A woman crushed by a car park shutter’s mechanism had voluntarily grabbed on to it, an inquest heard.
Heidi Chalkley, 40, died after after her hands got caught in the door to the underground car park of Ruth Bagnall Court, Cambridge, in August 2016.
A man who lived in the building tried to help by lifting Ms Chalkley up, but she died at the scene.
Her friend Susan Gilmore, who witnessed the incident, said it all happened “in a matter of seconds”.
She and social worker Ms Chalkley had been heading out for the night at about 19:25 BST on 14 August 2016.
The women had just dropped Ms Gilmore’s car off at her home and walked towards the barrier rather than building’s the internal doors because they “planned on going straight into town”.
In a statement read at the inquest in Huntingdon, Ms Gilmore said: “As it went up, Heidi said to me: ‘Have you ever held on to it as it goes up?’ I said ‘no’.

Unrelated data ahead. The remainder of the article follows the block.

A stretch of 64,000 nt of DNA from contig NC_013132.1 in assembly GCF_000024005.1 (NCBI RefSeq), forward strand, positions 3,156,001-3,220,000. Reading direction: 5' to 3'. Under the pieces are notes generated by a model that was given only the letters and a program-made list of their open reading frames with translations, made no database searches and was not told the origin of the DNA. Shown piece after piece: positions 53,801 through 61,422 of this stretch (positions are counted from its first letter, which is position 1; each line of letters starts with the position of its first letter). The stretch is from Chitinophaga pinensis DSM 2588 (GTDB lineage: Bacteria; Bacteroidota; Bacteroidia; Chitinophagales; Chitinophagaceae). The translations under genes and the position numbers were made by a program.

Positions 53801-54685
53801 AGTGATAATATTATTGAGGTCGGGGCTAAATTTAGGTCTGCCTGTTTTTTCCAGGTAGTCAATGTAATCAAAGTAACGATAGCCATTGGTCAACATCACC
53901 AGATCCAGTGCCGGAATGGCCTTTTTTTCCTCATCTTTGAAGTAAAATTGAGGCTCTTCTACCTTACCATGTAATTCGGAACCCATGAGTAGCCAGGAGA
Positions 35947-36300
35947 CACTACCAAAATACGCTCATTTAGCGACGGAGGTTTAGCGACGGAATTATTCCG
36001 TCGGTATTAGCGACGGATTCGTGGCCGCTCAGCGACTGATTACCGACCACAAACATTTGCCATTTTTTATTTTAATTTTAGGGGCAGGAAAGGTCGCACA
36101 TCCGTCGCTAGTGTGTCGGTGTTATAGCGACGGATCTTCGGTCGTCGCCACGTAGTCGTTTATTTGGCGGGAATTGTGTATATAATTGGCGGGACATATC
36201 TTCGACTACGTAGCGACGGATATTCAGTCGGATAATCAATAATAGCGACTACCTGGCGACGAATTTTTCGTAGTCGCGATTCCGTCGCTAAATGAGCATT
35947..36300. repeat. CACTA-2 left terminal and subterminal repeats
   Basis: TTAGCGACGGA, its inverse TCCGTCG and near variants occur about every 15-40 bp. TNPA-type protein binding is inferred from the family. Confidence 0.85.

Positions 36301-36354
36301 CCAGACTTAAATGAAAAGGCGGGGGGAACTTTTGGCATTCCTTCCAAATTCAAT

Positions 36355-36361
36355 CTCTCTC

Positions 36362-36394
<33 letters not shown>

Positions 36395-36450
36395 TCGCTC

“She then reached up, held the shutter and it lifted her off the ground.”
Ms Gilmore said she thought her friend would let go but “she started to panic as her hands got caught in the barrier”.
“Everything happened really quickly, in a matter of seconds,” she added, recalling that Ms Chalkley’s body appeared “folded”.
In a statement, neighbour James Spitale said he saw a woman hanging about 3ft (90cm) from the ground at the entrance to the car park.
He said: “My immediate thought was to grab her and lift her up. I hoped it would allow her to breathe.”
Paul Arnold, a specialist electrical inspector with the Health and Safety Executive (HSE), said that if the door sensors had been configured differently, “it’s unlikely Ms Chalkley would have sustained fatal injuries”.
A post-mortem examination found Ms Chalkley, who had no alcohol or drugs in her system, died from multiple injuries, including fractures to her ribs, spine, arms and jawbone.
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